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Intermittent fasting improves Alzheimer’s pathology – Study

Washington, Aug 21 (Prensa Latina) A new study from researchers at University of California San Diego School of Medicine has shown in mice that it is possible to correct the circadian disruptions seen in Alzheimer’s disease with time-restricted feeding, a type of intermittent fasting focused on limiting the daily eating window without limiting the amount of food consumed, the journal Cell Metabolism published Monday.

According to the experts, one of the hallmarks of Alzheimer´s disease is disruption to the body’s circadian rhythm, the internal biological clock that regulates many of our physiological processes.

Nearly 80% of people with Alzheimer’s experience these issues, including difficulty sleeping and worsening cognitive function at night.

In the study, published August 21, 2023 in Cell Metabolism, mice that were fed on a time-restricted schedule showed improvements in memory and reduced accumulation of amyloid proteins in the brain.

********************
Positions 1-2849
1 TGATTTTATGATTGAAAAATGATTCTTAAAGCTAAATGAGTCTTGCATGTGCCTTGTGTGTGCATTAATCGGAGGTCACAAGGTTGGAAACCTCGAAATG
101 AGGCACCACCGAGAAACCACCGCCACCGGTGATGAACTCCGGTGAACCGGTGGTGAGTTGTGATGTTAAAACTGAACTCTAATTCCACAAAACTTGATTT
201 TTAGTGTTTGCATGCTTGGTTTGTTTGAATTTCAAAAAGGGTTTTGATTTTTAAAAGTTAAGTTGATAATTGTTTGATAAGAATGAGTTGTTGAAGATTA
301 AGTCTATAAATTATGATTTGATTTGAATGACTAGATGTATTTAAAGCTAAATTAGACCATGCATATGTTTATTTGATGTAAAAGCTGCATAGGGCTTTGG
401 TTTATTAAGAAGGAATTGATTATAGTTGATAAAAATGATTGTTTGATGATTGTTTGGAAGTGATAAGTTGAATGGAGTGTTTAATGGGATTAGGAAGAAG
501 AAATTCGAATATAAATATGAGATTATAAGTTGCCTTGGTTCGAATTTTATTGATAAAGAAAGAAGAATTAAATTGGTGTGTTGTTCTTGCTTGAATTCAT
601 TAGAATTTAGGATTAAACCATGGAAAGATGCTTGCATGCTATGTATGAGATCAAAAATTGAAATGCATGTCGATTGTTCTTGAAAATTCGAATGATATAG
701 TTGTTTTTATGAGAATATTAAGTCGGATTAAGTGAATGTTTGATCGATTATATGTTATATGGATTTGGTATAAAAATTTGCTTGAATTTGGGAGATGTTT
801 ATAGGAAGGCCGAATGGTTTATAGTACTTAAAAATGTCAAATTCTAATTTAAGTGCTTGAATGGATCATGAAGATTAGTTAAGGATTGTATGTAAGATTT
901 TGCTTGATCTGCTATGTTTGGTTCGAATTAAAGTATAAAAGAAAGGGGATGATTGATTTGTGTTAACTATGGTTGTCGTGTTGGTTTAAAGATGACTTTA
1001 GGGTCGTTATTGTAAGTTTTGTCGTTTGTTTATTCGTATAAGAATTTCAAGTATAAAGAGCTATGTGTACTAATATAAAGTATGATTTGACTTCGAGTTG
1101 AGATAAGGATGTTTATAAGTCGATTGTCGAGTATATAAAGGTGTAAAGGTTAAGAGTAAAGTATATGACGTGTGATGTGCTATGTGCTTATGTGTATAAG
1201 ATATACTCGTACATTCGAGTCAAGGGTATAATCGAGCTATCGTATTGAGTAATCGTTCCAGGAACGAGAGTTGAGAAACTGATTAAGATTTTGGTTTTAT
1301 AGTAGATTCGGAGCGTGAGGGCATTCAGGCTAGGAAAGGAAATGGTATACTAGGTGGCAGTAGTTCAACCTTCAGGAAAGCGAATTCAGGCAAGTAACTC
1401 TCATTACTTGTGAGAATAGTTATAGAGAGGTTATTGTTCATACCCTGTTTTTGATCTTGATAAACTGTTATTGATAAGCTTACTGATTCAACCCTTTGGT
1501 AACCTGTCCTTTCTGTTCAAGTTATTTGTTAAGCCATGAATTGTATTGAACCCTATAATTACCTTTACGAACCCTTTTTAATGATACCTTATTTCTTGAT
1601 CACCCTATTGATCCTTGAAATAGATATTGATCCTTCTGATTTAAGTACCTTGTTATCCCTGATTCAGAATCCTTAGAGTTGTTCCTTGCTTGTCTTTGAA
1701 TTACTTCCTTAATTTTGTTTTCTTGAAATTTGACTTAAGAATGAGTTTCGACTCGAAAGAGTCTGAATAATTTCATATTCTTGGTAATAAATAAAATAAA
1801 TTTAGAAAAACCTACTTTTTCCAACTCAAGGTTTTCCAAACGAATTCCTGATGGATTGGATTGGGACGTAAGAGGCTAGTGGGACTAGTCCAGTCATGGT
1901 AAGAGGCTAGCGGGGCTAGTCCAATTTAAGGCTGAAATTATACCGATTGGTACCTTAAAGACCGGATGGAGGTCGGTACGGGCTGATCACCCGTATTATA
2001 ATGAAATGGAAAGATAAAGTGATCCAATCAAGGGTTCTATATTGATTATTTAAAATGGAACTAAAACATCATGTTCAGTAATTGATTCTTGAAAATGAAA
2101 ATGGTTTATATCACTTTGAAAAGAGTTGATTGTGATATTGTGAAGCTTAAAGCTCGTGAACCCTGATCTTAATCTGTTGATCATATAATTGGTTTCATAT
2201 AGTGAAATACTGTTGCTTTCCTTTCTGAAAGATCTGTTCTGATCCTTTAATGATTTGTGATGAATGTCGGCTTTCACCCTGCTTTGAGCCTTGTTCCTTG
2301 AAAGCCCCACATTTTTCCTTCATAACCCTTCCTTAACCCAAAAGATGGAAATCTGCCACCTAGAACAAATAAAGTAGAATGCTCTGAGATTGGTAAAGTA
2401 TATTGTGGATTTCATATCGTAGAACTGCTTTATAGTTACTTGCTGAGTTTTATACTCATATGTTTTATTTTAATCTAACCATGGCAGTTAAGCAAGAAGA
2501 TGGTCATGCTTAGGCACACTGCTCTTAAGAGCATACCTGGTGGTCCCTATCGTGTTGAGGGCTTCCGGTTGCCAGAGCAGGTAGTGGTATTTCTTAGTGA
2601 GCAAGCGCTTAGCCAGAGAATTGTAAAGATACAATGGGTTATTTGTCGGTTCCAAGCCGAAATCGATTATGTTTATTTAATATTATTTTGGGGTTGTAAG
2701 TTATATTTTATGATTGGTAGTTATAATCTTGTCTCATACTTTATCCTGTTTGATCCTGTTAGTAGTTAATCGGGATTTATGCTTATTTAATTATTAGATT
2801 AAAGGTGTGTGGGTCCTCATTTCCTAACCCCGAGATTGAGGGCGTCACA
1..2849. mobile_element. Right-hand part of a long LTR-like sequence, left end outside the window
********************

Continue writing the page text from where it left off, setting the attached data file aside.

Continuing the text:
“For many years, we assumed that the circadian disruptions seen in people with Alzheimer’s are a result of neurodegeneration, but we’re now learning it may be the other way around — circadian disruption may be one of the main drivers of Alzheimer’s pathology,” said senior study author Paula Desplats, PhD, professor in the Department of Neurosciences at UC San Diego School of Medicine.

“Circadian disruptions in Alzheimer’s are the leading cause of nursing home placement,” said Desplats.

“This makes circadian disruptions a promising target for new Alzheimer’s treatments, and our findings provide the proof-of-concept for an easy and accessible way to correct these disruptions.”

Alzheimer’s disease affects more than 6 million Americans, and it is considered by many to be the biggest forthcoming health challenge in the United States. People with Alzheimer’s experience a variety of disruptions to their circadian rhythms, including changes to their sleep/wake cycle, increased cognitive impairment and confusion in the evenings, and difficulty falling and staying asleep.

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